It’s a bit troublesome if the database administrators have to login to the server or launching the phpMyAdmin to optimize the databases one by one or table by table manually. Sometimes DB admin may simply forgets to do the job or set the frequency of optimization to lesser times. It’s recommended that every tables in MySQL databases are checked at least once a day on a busy server.
It’s possible to automate the optimization of MySQL process by using crontab function in Linux/Unix/CentOS/FreeBSD. The cron job to check and optimize MySQL databases can be created by using mysqlcheck client utility comes MySQL installation. mysqlcheck client can checks, repairs, optimizes, and analyzes tables in MySQL database.
To create a new cron job, login to the server as root or any other user, and then edit the crontab file (in most operating system, crontab -e will open crontab file in default text editor) to add in the following line of text. For users using cPanel, click on “Cron job” where you can set up crontab at daily, hourly and other interval. Experience webmasters can also set up a crontab file in rc.hourly or rc.daily or other cron directory. Note that if you login as a MySQL or normal user with no access privileges to all database, it’s not possible to optimize all databases, unless user ID and password for root is specified as in example below.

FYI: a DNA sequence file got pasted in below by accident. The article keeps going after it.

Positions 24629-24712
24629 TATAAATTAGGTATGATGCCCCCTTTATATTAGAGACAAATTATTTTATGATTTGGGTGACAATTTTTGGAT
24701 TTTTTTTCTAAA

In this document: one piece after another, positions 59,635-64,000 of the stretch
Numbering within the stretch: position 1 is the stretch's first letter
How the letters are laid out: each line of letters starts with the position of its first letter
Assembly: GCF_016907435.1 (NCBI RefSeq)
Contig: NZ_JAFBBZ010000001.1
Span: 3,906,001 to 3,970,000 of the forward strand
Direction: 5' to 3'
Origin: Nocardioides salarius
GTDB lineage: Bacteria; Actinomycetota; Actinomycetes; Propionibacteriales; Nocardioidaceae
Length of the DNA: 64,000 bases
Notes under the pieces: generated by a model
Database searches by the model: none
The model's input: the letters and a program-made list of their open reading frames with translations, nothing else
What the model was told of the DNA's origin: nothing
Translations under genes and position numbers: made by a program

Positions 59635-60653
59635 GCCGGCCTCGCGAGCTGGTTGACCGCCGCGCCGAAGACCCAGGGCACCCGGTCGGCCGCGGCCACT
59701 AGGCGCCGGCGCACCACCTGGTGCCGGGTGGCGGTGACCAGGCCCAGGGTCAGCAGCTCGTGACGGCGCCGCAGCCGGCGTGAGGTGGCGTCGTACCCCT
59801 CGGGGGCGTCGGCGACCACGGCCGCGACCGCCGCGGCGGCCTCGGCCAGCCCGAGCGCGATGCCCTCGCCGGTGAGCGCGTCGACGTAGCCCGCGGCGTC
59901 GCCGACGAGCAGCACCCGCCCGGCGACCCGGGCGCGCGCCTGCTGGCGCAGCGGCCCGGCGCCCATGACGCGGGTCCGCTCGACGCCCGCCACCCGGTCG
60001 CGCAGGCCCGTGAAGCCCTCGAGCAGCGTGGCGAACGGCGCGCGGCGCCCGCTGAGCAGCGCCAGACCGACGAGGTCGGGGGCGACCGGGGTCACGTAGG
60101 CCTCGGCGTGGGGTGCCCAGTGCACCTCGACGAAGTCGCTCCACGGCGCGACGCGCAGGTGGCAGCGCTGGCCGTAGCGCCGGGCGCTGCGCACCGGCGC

0 1 * * * mysqlcheck -Aao --auto-repair -u root -p[password] > /dev/null
The above statement has the syntax similar to “mysqlcheck [options] –all-databases”, where –all-databases parameter is the default action is no databases is specified thus can be omitted. The command will run mysqlcheck client to automatically analyze and optimize all databases at 1 am everyday. Note that there is not space between -p and your password for root. You can change the running time to your preference, and also change the options for mysqlcheck command. If you just want to check and optimize certain databases or certain tables without the database, use the following syntax:
mysqlcheck [options] db_name [tables] mysqlcheck [options] --databases DB1 [DB2 DB3...]
You may want to remove –auto-repair switch from the above command, as a table repair operation might cause data loss under some circumstances the operation due to causes include but are not limited to filesystem errors. For those who has changed the character set and collation of MySQL databases may also need to use –default-character-set option. More information on all available switches and options available can be found here.